Interview with Jonathan Bachman
PX3 Winner 2017 – Photographer of the year for Protestor’s Eyes
Your Baton Rouge protest photo has been regarded iconic. Did you realize it would be popular moments after capturing the frame?
I did not. The arrest happened so quickly I hardly remember taking the photo. I had it in the back of my mind and I knew if one of the frames was sharp I would definitely send it. But honestly, at the time I never would have believed the response it has received.
What are you primarily looking for when you cover a story?
I try my hardest to create photographs that capture the story of what is happening at that exact moment. For example, during the first days of Hurricane Harvey, all I saw was an endless number of residents fleeing their homes and neighbourhoods from the rising flood waters. For me, it was simply not enough to sit back and photograph with a long lens. I knew I had to go into the water to make an intimate portrait that truly represented the immediate survival taking place.
Take us back to the time you discovered your passion for photography.
I found my love for photography in the darkroom. It was very early in high school. I can still remember watching my first prints reveal themselves right in front of my eyes. I was absolutely fascinated. It wasn’t long before my fascination developed into an obsession. I would spend so many hours in there trying to perfect my process. At the time, I was really into landscapes. I actually hated photographing people. It wasn’t until college where I discovered my passion for photojournalism.
What kind of photography do you identify with?
I love photos that I can feel. Whether it is a minimalist image with perfect composition or a heartbreaking portrayal of conflict; if the image triggers an emotional response, I can identify with that photograph. It is like when someone asks me what music I am into. I will often say, whatever moves me.
Can you share with us your overall experience in photojournalism?
I am very fortunate. I have had incredible mentors and editors who have trusted me to deliver on big news and sports assignments. It is an amazing community of passionate professionals who are very serious about their craft but also enjoy having a good time. I am also privileged to have experienced things that I would never have been able to in another profession. For these reasons, my overall experiences in photojournalism have been wonderful.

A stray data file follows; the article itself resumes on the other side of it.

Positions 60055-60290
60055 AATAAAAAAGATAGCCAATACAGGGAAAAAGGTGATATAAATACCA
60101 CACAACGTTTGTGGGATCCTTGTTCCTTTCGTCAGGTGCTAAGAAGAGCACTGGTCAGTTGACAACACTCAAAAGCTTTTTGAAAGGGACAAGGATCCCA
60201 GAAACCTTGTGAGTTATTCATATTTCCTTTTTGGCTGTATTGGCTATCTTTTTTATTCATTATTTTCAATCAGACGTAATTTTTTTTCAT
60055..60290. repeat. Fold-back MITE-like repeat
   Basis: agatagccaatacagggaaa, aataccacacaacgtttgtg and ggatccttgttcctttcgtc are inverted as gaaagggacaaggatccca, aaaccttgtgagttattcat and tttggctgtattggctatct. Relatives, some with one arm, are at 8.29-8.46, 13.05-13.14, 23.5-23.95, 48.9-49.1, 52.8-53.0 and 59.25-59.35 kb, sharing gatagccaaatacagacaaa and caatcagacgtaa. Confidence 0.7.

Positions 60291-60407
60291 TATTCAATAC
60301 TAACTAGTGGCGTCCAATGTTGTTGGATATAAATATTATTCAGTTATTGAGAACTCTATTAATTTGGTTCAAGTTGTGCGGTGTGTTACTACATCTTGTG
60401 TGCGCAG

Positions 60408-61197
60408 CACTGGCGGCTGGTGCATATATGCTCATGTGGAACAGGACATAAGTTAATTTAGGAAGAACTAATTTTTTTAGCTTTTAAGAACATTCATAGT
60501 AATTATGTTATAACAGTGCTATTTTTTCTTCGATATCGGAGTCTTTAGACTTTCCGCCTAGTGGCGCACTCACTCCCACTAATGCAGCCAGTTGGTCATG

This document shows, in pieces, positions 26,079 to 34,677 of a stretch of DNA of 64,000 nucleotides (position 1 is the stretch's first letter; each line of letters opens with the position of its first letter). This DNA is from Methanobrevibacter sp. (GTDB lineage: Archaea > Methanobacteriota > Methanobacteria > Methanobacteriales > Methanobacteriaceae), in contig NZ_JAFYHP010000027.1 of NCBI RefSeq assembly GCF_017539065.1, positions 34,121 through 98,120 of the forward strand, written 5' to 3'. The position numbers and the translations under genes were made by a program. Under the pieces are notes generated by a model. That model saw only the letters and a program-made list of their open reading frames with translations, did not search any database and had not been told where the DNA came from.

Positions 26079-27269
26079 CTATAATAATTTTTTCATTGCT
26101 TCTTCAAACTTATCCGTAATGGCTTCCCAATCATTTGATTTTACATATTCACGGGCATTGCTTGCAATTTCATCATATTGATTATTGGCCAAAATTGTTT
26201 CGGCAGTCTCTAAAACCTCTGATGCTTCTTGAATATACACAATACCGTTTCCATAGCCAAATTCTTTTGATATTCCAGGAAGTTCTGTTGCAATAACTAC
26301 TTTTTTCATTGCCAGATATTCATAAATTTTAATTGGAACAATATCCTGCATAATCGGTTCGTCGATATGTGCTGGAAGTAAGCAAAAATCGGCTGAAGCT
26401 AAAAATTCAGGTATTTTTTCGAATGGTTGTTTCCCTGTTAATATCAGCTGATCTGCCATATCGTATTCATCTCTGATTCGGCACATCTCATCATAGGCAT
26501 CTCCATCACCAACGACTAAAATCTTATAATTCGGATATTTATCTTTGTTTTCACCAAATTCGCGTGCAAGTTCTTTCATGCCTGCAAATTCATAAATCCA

What is the story behind your winning Px3 entry?
On July 9, 2016 I was sent to Baton Rouge to cover a demonstration protesting the death of Alton Sterling. As protestors blocked a lane of traffic in front of the Baton Rouge Police Headquarters, officers in riot gear responded herding most of them off of the road and into an adjacent park. In this process, the advancing officers made several arrests. This image is one of those arrests.
The photo left a big impact on me. The pavement was extremely hot, I remember it burning my knees. The man’s face was pressed on the pavement for such a long period of time I was able to check my exposure, adjust and continue photographing several frames. I don’t think I will ever forget those eyes.
Can you share your photography secrets?
I don’t really have a whole lot of secrets, just advice. My advice is to photograph every day. Challenge yourself and never be satisfied. Don’t have a favourite picture because tomorrow brings the opportunity to make a better one. Be prepared. Be aware. Be informed. If you want to be a photojournalist you must be a perfectionist. If you find yourself in the right place you will be surrounded by these perfectionists. Watch their every move. Try to figure out why they do things a specific way. Hidden in these observations are the true secrets of photography.
Who is your favourite photographer and why?
It may sound cliché, but my favorite photographer is Ansel Adams. I am in awe of his absolute passion and pure dedication to the photograph. His work is truly inspiring. I can sit and look at one of his pictures all day, knowing I will never make that perfect image. And I am just fine with that. It is humbling.
What advice were you missing when you started working in this field?
Staff positions are few and far between, and as a freelancer, you must learn how to run a business. This is advice I wish I had before I started my career. It definitely could have saved a few headaches. If you are a student it would be a good idea to take a few business classes.
How do you understand photography as a whole and how can you see it in the coming years?
Every day we are exposed to hundreds of images. We see them in advertisements, in news articles and even when scrolling through social media feeds. Photographs have the ability to express feelings words simply cannot describe. This is the true power of photography.